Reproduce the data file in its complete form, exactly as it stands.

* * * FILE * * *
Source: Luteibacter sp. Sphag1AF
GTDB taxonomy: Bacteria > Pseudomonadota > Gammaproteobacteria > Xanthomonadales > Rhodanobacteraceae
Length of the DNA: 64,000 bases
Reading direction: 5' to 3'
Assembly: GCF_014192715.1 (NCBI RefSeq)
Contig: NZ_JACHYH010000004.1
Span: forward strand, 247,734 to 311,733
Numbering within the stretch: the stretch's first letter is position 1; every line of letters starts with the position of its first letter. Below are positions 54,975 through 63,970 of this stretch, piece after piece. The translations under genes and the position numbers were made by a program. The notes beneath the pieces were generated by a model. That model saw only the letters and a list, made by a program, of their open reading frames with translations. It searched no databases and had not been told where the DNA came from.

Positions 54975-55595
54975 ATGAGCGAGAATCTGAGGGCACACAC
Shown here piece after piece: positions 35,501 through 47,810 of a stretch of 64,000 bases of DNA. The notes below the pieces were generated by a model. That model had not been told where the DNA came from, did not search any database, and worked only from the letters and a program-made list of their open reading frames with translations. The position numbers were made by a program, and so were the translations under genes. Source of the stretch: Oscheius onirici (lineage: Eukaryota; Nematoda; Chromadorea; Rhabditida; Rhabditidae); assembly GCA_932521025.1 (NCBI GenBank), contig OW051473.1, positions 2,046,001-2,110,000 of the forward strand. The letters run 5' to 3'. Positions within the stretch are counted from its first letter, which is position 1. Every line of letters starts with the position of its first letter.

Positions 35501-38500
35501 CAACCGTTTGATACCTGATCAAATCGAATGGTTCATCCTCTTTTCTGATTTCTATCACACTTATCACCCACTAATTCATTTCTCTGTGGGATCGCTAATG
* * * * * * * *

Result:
Source: Luteibacter sp. Sphag1AF
GTDB taxonomy: Bacteria > Pseudomonadota > Gammaproteobacteria > Xanthomonadales > Rhodanobacteraceae
Length of the DNA: 64,000 bases
Reading direction: 5' to 3'
Assembly: GCF_014192715.1 (NCBI RefSeq)
Contig: NZ_JACHYH010000004.1
Span: forward strand, 247,734 to 311,733
Numbering within the stretch: the stretch's first letter is position 1; every line of letters starts with the position of its first letter. Below are positions 54,975 through 63,970 of this stretch, piece after piece. The translations under genes and the position numbers were made by a program. The notes beneath the pieces were generated by a model. That model saw only the letters and a list, made by a program, of their open reading frames with translations. It searched no databases and had not been told where the DNA came from.

Positions 54975-55595
54975 ATGAGCGAGAATCTGAGGGCACACAC
Shown here piece after piece: positions 35,501 through 47,810 of a stretch of 64,000 bases of DNA. The notes below the pieces were generated by a model. That model had not been told where the DNA came from, did not search any database, and worked only from the letters and a program-made list of their open reading frames with translations. The position numbers were made by a program, and so were the translations under genes. Source of the stretch: Oscheius onirici (lineage: Eukaryota; Nematoda; Chromadorea; Rhabditida; Rhabditidae); assembly GCA_932521025.1 (NCBI GenBank), contig OW051473.1, positions 2,046,001-2,110,000 of the forward strand. The letters run 5' to 3'. Positions within the stretch are counted from its first letter, which is position 1. Every line of letters starts with the position of its first letter.

Positions 35501-38500
35501 CAACCGTTTGATACCTGATCAAATCGAATGGTTCATCCTCTTTTCTGATTTCTATCACACTTATCACCCACTAATTCATTTCTCTGTGGGATCGCTAATG